Tuesday, 1 December 2015

December 1–Bread & Butter

For my first Advent Calendar post, I open my top kitchen drawer and take out this:


Question for my non-Swedish readers: Do you even know what it is? If not, I hope the next picture will give a pretty strong clue…


We use wooden butterknives like these a lot in Sweden. At the breakfast table etc it’s common practice to just put one in the butter dish like this (rather than everyone having their own).

This is a particularly nice one though, as it’s not just handcarved but also decorated in traditional folk art style. I actually have two of them - they came as a pair. I’m not sure how long I’ve had them – at least 10, could be 20 years or more. I’m pretty sure I got them from a penfriend living farther up north in Sweden, with whom I’ve been in correspondence ever since our childhood - 50 years next spring! (Not so much nowadays as we’re both more or less handicapped when it comes to handwriting – she more – and she does not use a computer either. With the help of an assistant she sent me a surprise birthday present for my 60th though – which you will be seeing at the bottom of this post.)

Besides the giver, the butter knife also brought other things to mind. For example: In my childhood, butter was actually butter; while nowadays it’s margarine and a whole separate science of percentages and saturated vs unsaturated and Omega this and that. Real butter kept in the fridge was hard and not all easy to spread on a piece of bread (and that’s still the case, I assume, if you use the real thing). When bread and butter was to be put on the table when we had guests, my mum used another special little flat ribbed wooden tool with which to carve it, so that it could be put in elegant rolls on a plate. (I no longer have that tool, but it looked something like this.)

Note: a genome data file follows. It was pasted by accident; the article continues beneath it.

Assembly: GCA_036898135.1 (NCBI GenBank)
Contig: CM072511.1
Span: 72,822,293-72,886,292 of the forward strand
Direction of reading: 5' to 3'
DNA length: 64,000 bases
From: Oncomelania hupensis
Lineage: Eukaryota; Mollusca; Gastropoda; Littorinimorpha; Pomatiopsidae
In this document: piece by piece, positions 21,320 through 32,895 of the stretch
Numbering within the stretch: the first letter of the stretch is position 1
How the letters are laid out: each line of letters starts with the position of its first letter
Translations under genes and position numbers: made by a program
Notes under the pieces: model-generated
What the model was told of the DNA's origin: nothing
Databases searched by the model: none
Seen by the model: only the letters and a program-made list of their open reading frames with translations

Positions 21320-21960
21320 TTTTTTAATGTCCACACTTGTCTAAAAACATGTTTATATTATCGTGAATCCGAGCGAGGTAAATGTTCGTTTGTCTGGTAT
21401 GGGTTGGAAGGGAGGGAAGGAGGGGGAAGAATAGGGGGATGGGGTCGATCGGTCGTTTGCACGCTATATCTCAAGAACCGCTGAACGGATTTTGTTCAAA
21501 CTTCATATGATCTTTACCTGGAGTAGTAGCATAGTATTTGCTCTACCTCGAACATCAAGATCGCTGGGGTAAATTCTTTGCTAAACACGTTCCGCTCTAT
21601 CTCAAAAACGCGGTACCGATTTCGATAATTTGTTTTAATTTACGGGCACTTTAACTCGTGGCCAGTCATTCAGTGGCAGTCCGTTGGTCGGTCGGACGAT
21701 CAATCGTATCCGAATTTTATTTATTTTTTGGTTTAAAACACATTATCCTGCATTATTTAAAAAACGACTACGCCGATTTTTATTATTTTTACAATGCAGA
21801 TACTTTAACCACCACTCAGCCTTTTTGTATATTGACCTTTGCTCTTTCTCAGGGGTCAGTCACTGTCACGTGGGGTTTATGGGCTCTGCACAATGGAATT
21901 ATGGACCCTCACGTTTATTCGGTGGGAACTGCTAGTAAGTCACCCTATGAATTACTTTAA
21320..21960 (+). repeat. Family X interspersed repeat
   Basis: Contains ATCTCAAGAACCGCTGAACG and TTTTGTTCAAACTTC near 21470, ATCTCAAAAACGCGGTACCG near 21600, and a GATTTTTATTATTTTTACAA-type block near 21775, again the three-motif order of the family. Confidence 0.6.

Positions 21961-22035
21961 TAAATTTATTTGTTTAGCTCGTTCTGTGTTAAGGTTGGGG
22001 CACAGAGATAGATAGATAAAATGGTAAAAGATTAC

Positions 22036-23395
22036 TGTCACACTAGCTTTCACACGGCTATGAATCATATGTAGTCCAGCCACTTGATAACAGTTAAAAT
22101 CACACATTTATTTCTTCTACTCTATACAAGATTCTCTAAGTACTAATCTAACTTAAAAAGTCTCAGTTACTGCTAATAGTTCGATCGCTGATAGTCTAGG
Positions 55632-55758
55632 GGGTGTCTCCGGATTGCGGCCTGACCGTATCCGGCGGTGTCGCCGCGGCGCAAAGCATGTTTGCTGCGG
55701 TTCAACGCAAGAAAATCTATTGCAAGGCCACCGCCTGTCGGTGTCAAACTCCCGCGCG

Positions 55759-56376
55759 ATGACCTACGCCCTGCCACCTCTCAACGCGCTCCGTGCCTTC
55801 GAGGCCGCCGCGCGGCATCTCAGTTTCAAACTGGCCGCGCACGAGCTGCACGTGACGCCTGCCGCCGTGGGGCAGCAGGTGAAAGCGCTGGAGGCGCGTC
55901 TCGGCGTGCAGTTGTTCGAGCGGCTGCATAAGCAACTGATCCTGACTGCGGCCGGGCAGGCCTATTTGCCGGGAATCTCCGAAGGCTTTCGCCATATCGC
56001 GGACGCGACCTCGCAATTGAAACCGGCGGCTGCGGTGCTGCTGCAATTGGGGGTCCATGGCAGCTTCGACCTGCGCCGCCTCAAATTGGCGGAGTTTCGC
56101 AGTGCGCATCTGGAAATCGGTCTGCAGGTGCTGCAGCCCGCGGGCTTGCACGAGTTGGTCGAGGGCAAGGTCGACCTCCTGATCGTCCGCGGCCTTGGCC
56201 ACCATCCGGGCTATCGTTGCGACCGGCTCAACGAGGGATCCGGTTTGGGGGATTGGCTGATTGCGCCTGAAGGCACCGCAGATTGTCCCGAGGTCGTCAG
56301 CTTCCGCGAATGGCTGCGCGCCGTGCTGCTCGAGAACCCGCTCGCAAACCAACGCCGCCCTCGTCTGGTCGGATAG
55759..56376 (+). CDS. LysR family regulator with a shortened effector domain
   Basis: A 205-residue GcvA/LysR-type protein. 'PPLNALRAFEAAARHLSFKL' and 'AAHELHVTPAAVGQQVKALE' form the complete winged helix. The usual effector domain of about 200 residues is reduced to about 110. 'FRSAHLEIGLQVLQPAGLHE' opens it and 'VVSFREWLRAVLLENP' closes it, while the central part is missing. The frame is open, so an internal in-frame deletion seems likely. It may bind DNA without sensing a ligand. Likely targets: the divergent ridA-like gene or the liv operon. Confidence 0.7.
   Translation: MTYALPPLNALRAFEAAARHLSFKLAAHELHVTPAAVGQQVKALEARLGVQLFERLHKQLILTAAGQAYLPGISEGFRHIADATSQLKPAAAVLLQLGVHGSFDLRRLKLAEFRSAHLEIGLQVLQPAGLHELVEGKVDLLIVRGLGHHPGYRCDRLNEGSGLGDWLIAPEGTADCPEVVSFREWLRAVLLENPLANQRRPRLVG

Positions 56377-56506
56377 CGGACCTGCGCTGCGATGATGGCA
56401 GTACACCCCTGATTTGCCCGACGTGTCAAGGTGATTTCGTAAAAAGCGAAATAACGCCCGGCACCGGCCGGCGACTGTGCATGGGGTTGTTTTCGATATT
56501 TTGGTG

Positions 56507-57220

Butter also always makes me think of my maternal grand-father, who was a firm believer in butter as a panacea for any minor injury. (If you scraped a knee or or something – put butter on it!)

The scales in the background in the second photo belonged to my paternal grandmother. To the right of the scales you also see an old coffee-grinder and flour-jar that I think were hers as well, or else her sister’s (who died before her). Anyway, the coffee ground in that grinder would have been the kind to be boiled, not brewed. The bread basket belonged to my mother and is not all that old, but that too is a handcrafted object made in an old woodbending technique. (These things always have their place on my workbench – not hidden away in cupboards or drawers!)

And the piece of bread is my special Advent time saffron bread, made in my bread-maker - a compromise recipe I invented after my injury years ago (after which it became difficult for me to bake the more intricate traditional “Lucia” saffron buns). 

Enough reminiscencing for one day!

* * * * * * * * * *